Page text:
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ORIGINAL ARTICLE
Year : 2015  |  Volume : 4  |  Issue : 3  |  Page : 229-234

Endoscopic ultrasound-guided pancreatic pseudocyst cystogastrostomy using a novel self-expandable metal stent with antimigration system: A case series


Division of Gastroenterology and Hepatology, School of Medicine and Public Health, University of Wisconsin, Madison, Wisconsin, USA

Correspondence Address:
Dr. Deepak V Gopal
Division of Gastroenterology and Hepatology, School of Medicine and Public Health, University of Wisconsin, Madison, Wisconsin
USA
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Source of Support: None, Conflict of Interest: None


DOI: 10.4103/2303-9027.163007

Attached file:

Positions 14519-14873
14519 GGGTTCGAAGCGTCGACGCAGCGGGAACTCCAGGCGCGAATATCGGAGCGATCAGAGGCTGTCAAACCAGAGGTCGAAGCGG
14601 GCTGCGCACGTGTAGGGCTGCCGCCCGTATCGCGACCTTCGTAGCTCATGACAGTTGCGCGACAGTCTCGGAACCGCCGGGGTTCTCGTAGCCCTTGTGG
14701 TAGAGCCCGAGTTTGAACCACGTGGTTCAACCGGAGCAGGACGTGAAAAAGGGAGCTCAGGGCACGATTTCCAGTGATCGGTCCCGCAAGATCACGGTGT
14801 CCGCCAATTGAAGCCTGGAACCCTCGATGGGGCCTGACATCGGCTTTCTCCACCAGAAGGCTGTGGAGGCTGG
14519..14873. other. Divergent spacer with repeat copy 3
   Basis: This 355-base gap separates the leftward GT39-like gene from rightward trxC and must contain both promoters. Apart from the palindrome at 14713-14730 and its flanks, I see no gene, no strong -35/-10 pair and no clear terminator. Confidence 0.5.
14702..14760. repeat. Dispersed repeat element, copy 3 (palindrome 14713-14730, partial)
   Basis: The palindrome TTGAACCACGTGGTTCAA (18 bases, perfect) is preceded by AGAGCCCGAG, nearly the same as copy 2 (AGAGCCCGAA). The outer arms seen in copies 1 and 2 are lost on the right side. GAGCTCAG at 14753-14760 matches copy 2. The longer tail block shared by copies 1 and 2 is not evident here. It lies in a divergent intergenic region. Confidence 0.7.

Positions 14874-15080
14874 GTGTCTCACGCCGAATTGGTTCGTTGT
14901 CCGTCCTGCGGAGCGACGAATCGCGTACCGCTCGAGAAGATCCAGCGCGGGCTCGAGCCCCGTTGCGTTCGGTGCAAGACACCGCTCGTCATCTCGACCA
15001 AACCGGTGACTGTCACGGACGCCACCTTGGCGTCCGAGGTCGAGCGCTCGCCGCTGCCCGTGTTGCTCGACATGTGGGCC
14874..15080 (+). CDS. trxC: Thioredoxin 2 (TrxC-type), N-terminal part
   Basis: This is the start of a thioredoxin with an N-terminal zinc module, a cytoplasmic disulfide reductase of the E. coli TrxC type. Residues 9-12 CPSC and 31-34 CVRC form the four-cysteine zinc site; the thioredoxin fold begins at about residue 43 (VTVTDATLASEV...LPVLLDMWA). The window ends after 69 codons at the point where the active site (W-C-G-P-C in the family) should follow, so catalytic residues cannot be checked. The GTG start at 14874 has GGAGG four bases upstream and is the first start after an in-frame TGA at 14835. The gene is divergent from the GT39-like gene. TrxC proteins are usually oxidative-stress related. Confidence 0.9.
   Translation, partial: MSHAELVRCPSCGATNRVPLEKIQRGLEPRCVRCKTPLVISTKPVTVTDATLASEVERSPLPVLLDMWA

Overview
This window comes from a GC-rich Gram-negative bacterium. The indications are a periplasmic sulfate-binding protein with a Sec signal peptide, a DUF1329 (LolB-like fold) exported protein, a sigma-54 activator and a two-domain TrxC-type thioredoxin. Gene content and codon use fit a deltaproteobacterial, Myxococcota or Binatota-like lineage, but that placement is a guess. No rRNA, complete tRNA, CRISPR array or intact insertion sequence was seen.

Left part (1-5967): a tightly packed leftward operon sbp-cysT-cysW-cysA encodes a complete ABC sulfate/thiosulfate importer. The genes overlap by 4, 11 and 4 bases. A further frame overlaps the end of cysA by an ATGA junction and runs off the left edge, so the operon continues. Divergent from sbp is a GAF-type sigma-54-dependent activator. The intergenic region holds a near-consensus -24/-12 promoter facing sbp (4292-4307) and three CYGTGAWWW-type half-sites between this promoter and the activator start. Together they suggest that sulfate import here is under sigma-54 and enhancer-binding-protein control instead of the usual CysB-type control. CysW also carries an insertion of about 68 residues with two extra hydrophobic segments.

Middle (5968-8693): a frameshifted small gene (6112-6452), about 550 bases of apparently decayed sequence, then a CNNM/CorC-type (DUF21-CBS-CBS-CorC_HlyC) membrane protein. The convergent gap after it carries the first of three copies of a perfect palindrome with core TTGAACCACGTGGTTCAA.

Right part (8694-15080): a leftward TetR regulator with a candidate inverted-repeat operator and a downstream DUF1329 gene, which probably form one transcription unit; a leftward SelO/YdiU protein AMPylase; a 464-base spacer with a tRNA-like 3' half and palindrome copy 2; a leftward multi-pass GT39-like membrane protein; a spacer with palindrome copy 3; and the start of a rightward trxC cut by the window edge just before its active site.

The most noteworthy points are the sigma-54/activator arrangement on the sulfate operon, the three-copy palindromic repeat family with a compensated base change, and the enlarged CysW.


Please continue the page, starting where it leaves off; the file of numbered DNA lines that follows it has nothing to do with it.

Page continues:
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Background and Objectives: Development of symptomatic pseudocysts after acute pancreatitis is a common occurrence. Endoscopic ultrasound (EUS)-guided transmural drainage has become the treatment of choice for symptomatic pseudocysts. Following this procedure, stent migration can occur. A recently developed fully covered biliary metal stent with antimigration system has shown promise as an alternative endoprosthetic option for cystogastrostomy. The aim of this study is to describe the success and complications of using covered metal stents with antimigration system to drain pseudocysts at a single tertiary care center. Materials and Methods: The patients undergoing cystogastrostomy using the biliary metal stent with antimigration system over the course of a 10-month period (January-November, 2014) were retrospectively reviewed and all the pertinent information including length of the follow-up, age and sex of the patient, pseudocyst size, pseudocyst size at follow-up, and symptom improvement were recorded. Results: Five patients underwent endoscopic cystogastrostomy using a biliary metal stent with antimigration system. The average age of the patients was 57 years, with all the patients being males. The average size of the largest dimension of pseudocyst was 9 cm. The average follow-up time to repeat imaging was 30 days. All the patients had a significant improvement in their pseudocyst size, with two patients having complete resolution, one patient with a residual 2 cm cyst, and another with a residual 5 cm pseudocyst at follow-up. The average size at follow-up was 2 cm. No complications occurred during the follow-up period. No episodes of stent migration occurred. All the patients had symptom improvement at follow-up. Conclusion: Using a novel biliary covered self-expandable metal stent with antimigration system with EUS guidance to drain pseudocysts appears to be a safe and effective procedure in certain settings. Our experience shows rapid cyst resolution with no complications and no stent migration. This stent gives the providers another option when performing cystogastrostomy.


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